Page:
Looking for the fountain of youth? Pick up a set of dumbbells, a kettlebell (a ball-shaped weight with a single handle) or a resistance band. Strength training offers a multitude of benefits, including ramping up your metabolism to help lose or maintain weight.
The United States Centers for Disease Control and Prevention (CDC) reports that it can also be very powerful in reducing the signs and symptoms of numerous diseases and chronic conditions, among them:
- back pain
Strength Train to Maintain a Healthy Weight
The CDC asserts that strength training is crucial to weight control, because individuals who have more muscle mass have a higher metabolic rate. Muscle is active tissue that consumes calories while stored fat uses very little energy. Strength training can provide up to a 15 percent increase in metabolic rate, which is enormously helpful for weight loss and long-term weight control.
Strength Train to Feel Better
Regular strength training can help improve balance and reduce fall risk, decrease arthritis pain and strengthen bones, thus reducing fracture risk. It can also improve glucose control, improve sleep quality and state of mind and support better heart health.
Common Questions and Answers About Strength Training
Following are some common questions about strength training, and answers from trusted sources:
- Won’t strength training bulk me up?
This question is most commonly asked by women who fear an overly muscular look. The truth is, to bulk up as a bodybuilder aims to do, you would need to spend a significant amount of time lifting very heavy weights and you would need to be eating a surplus of calories to support building serious muscle mass. You can easily find a strength training program that will help you gain just the right amount of muscle mass to crank up your metabolism and burn stored body fat so you actually end up leaner and tighter. If you combine strength training with a nutrition plan aimed at losing or maintaining weight you will find yourself losing weight or fitting into smaller sizes even if the scale doesn’t move much.
- I walk/swim/take Zumba classes – isn’t that good enough?
The CDC reports that “While aerobic exercise, such as walking, jogging, or swimming, has many excellent health benefits — it maintains the heart and lungs and increases cardiovascular fitness and endurance — it does not make your muscles strong. Strength training does. Studies have shown that lifting weights two or three times a week increases strength by building muscle mass and bone density.”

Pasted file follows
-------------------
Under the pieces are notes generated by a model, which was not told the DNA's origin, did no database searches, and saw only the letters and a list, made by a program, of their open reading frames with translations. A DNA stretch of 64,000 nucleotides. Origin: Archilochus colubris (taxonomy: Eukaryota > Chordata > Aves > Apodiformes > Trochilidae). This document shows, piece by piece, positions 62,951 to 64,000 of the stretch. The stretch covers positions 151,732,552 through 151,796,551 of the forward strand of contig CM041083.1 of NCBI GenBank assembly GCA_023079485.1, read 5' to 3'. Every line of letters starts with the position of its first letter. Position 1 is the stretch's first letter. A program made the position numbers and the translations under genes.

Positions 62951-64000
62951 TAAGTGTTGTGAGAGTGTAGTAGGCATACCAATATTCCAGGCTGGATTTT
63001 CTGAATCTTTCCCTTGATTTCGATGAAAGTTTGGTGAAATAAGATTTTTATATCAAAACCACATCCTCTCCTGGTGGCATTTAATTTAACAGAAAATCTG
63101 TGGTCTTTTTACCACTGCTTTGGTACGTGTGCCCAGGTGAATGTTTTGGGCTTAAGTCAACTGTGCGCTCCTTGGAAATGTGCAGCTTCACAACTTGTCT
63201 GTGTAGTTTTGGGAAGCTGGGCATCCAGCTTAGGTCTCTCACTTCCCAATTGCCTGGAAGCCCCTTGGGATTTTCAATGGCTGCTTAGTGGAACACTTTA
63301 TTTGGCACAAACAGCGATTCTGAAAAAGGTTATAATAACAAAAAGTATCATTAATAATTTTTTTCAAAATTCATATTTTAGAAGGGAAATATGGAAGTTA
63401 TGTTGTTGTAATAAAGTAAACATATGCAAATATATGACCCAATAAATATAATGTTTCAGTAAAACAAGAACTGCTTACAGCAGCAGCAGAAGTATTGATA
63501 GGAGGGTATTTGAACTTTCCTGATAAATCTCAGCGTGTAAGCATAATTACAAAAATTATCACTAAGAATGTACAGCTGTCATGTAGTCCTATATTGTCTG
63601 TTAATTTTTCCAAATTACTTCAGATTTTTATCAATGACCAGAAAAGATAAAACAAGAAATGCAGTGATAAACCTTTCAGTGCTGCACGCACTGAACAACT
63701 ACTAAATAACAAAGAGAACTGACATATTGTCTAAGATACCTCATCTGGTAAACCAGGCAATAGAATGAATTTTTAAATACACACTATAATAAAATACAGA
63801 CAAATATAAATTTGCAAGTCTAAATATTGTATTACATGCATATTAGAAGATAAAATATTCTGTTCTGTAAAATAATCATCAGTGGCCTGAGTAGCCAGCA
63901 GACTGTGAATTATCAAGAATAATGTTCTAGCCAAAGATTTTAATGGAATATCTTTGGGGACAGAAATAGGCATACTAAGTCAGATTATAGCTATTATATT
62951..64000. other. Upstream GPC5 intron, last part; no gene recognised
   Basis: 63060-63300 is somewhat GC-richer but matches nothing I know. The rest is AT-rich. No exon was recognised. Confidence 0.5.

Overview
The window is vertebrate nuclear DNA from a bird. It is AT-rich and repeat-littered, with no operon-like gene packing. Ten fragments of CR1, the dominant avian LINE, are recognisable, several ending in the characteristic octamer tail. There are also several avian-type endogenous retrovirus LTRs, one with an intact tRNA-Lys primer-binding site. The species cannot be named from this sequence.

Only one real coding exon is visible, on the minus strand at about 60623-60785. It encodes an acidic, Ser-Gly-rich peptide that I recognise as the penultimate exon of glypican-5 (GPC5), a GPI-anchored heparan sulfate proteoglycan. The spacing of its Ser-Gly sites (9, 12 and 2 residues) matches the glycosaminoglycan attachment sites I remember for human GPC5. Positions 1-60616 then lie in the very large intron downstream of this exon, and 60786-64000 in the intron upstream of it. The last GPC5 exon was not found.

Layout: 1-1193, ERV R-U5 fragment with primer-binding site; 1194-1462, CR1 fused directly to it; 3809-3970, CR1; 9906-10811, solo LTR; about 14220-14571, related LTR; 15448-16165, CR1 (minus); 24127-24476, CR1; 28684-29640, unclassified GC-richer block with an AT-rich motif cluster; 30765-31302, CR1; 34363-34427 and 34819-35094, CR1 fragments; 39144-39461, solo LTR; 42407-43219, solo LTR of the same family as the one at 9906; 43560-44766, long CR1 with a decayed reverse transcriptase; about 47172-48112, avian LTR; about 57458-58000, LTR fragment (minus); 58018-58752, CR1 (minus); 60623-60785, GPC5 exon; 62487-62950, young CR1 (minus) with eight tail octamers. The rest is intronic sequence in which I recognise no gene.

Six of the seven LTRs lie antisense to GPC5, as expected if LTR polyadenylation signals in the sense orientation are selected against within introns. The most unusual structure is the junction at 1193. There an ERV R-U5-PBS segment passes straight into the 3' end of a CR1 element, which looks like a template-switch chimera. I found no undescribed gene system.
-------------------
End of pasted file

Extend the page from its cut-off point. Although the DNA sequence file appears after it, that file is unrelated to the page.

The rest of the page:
Still not convinced? The National Institutes of Health (NIH) reports that an increase in muscle that you can't even see can make it easier to do everyday things like get up from a chair, climb stairs, carry groceries, open jars, and even play with your grandchildren. Lower-body strength exercises also will improve your balance.
Michele Brannock, 69, of Upper Arlington, Ohio, picked up her first kettlebell six years ago. She worked with a trainer for six weeks to master proper form and said she has benefitted tremendously from for this particular form of strength training.
“I stand taller now,” she said. “My balance has improved, I have fewer aches and pains. I don’t have the tummy bulge anymore, and my back pain is completely gone. Nothing else I have done exercise wise has helped by back like training with kettle bells.”
So How Do I Get Started?
The National Institute of Health recommends doing strength training exercises for all of your major muscle groups on two or more days a week. You should not work the same muscle groups two days in a row. Your muscles need 48 hours or more to recover in between strength sessions. So you could either do a full-body strength training routine three days a week – for example, Monday, Wednesday and Friday or Tuesday, Thursday and Saturday, or if you prefer to keep your strength sessions shorter, you might break them up into upper-body strength and lower-body strength sessions and work your upper body Monday, Wednesday and Friday and your lower body Tuesday, Thursday and Saturday. Strength training should complement rather than replace cardiovascular exercise, which is also important, as are balance and flexibility training. Here are more tips to help you look and feel younger:
- Depending on your condition, you might need to start with very light weights – 1-3 lb. dumbbells. For exercises in which your bodyweight already provides some resistance – such as squats and lunges, you might not need to use weights at all – at first. Your goal should be to gradually increase the amount of weight you lift in order to continue to progress.
- Choose a weight you can lift for 10-15 repetitions. Your first rep should not feel very, very hard, but your final rep should. You want to be able to complete 10-15 repetitions with good form – if you cannot; your weight is too heavy. If you can complete 15 reps and feel like you could still do many more, your weight is too light.
- Take at least two counts to lift the weights and two counts to lower them.
- Exhale as you lift the weights, and inhale as you lower them. If you cannot sync your breathing perfectly at first, do not stress about it – the most important thing is to never hold your breath while exercising.
- Or, check out these recommendations from the CDC.
- You can also join a local gym or recreation center, sign up for a group fitness class, hire a personal trainer or purchase an exercise DVD – or check one out from the library – if you want additional guidance.
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